Reggio Emilia preschools...are they the best in the world?
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  1. #1
    Simona Guest

    Default Reggio Emilia preschools...are they the best in the world?


  2. #2
    Simona Guest

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    I wonder if anyone has found Reggio Emilia's approach in total contrast to our very own EYFS 2012?....

    In the Reggio approach the 'environment' is called the third teacher....parents and carers being the other 2...so we can call them the Positive Relationships

    Has anyone thought how opposite this is to our philosophy?
    Our Development Matters shows the Unique Child learning and progressing in an Enabling Environment ...supported by Positive Relationships...while the Early Years Outcomes have completely removed the importance of the 2 to arrive at achievements

    Any thoughts?

  3. #3
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    I've saved the link to have a look at later.

    From what I have read previously I do like a lot of the ideas. It's something I keep meaning to look into on more detail.

  4. #4
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    a nursery near me boasts of following the Reggio approach, but from what I know - which is a lot - it doesn't work at all. It could just be this particular nursery, but I am seriously under impressed, and the children's behaviour is not good. They lack 'teaching' or 'guiding' as its all about how they think, but children won't learn if no one shows them. They don't do anything like mothers day,easter, etc as the children don't know about it so don't ask. They mostly use natural resources, which is great, but not much else. Recently all coloured paper was removed, nothing on the walls, and not much in place to teach about letters, numbers,writing etc.

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    I think it's not to different from how we do it. Their approach could be ticked off on the eyfs. The difference is the patience the teachers have and the resources available (also the blinking weather- childcare would be so much nicer in sunshine!)

    I think we all allow children to experience the world how they want to experience it. We just feed them a bit more information when they show an interest in a subject. They can't discover all the answers themselves.

  6. #6
    Simona Guest

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    vals...it depends on how they see the approach and interpret it.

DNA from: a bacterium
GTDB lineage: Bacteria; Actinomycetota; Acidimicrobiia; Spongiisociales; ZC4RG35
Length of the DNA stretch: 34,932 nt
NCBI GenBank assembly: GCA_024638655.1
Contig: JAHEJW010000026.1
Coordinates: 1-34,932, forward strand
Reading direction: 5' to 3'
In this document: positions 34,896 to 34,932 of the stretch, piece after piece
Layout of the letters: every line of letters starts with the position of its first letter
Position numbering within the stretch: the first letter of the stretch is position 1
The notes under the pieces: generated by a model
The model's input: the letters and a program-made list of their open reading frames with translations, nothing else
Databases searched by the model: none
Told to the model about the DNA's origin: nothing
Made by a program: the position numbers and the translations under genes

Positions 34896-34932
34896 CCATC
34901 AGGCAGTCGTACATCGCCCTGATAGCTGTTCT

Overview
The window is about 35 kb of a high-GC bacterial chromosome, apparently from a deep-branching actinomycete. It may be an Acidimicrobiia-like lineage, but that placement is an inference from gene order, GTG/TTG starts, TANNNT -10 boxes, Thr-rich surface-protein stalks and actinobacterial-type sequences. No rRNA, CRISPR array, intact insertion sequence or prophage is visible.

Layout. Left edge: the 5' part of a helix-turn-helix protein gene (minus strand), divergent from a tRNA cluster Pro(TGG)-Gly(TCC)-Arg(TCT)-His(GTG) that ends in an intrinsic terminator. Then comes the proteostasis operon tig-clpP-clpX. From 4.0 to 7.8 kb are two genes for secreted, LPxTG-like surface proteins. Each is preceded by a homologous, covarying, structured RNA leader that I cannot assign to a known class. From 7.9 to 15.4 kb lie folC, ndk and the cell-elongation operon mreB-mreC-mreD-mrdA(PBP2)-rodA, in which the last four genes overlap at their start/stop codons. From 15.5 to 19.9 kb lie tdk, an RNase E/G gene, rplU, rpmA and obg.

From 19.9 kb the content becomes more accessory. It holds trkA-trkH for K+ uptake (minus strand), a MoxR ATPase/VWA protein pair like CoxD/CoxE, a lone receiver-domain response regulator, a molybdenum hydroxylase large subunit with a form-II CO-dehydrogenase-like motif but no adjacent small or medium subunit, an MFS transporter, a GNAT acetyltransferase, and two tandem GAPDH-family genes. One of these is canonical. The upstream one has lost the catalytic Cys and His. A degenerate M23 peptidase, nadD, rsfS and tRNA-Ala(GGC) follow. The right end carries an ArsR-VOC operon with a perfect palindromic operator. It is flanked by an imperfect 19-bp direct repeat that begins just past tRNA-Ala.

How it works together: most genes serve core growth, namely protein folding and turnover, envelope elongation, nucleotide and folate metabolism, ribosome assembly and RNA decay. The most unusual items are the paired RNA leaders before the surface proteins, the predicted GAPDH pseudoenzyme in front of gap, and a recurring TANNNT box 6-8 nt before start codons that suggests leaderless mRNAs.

Those who write about it say it is difficult to transplant here but can be adapted...there is a famous nursery here...I think it is called Reflection 54 who does it very well
    Reggio does not do a curriculum and all is based on 'documentation'

    The EYFS 2008 had lots of reference to Reggio Emilia
    The main difference is that children join the Reggio schools at 3 and leave at 6 years when they go into school...so the age is much older than our children hence the beautiful drawings ....and they have the same teachers for the 3 years who have an arts degree...lucky children when it comes to continuity

    Oh..lets not forget the whole thing is fully funded by the Reggio council...parents pay nothing!

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    I can't say what I think publicly, other than don't believe everything you read.

  8. #8
    Simona Guest

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    Quote Originally Posted by vals View Post
    I can't say what I think publicly, other than don't believe everything you read.
    Sorry...genuinely confused... I really do not understand what that means?
    I have read Peter Moss, Cathy Nutbrown and many more authors who actually have visited Reggio and worked closely with its system...should I ignore them?

  9. #9
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    Sorry, awkward for me to say on here, but you mentioned about someone doing it well - thats what I was referring to.

  10. #10
    Simona Guest

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    Quote Originally Posted by vals View Post
    Sorry, awkward for me to say on here, but you mentioned about someone doing it well - thats what I was referring to.
    Got you...

 

 

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